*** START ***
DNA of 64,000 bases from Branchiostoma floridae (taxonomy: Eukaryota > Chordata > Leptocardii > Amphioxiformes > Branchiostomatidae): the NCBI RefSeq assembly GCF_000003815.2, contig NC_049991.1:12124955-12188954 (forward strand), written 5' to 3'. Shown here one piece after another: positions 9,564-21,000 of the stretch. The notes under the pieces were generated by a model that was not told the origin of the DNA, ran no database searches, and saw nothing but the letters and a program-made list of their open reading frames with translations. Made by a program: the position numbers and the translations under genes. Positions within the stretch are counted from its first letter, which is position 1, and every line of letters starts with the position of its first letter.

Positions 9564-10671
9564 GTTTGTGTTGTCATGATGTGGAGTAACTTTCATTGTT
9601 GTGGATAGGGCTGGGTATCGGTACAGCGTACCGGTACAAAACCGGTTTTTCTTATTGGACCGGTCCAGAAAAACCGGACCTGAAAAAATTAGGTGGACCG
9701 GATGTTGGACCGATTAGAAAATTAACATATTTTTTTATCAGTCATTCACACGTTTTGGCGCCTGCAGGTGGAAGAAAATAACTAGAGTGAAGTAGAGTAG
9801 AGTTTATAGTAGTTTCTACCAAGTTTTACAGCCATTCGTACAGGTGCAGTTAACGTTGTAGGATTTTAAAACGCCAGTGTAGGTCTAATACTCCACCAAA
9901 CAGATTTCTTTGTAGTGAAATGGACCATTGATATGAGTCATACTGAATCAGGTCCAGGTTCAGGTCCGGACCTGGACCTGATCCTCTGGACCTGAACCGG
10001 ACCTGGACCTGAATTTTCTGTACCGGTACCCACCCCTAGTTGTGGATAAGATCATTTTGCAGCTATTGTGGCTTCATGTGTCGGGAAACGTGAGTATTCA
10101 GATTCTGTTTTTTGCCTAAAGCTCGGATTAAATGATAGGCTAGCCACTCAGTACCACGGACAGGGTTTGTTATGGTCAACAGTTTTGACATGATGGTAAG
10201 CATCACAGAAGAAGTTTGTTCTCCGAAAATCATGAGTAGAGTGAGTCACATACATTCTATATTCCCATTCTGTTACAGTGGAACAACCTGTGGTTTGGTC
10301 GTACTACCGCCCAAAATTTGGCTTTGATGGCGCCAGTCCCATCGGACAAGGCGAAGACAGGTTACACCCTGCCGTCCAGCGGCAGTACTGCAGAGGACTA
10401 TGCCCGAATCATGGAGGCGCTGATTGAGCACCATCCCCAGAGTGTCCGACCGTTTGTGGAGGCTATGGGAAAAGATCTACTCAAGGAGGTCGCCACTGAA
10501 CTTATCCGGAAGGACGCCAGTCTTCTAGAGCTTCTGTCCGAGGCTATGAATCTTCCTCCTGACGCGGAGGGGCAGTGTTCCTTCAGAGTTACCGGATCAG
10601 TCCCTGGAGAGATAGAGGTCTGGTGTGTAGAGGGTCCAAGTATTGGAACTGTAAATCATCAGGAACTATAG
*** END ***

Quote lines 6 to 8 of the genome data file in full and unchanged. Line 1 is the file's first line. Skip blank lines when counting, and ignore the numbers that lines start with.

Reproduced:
9801 AGTTTATAGTAGTTTCTACCAAGTTTTACAGCCATTCGTACAGGTGCAGTTAACGTTGTAGGATTTTAAAACGCCAGTGTAGGTCTAATACTCCACCAAA
9901 CAGATTTCTTTGTAGTGAAATGGACCATTGATATGAGTCATACTGAATCAGGTCCAGGTTCAGGTCCGGACCTGGACCTGATCCTCTGGACCTGAACCGG
10001 ACCTGGACCTGAATTTTCTGTACCGGTACCCACCCCTAGTTGTGGATAAGATCATTTTGCAGCTATTGTGGCTTCATGTGTCGGGAAACGTGAGTATTCA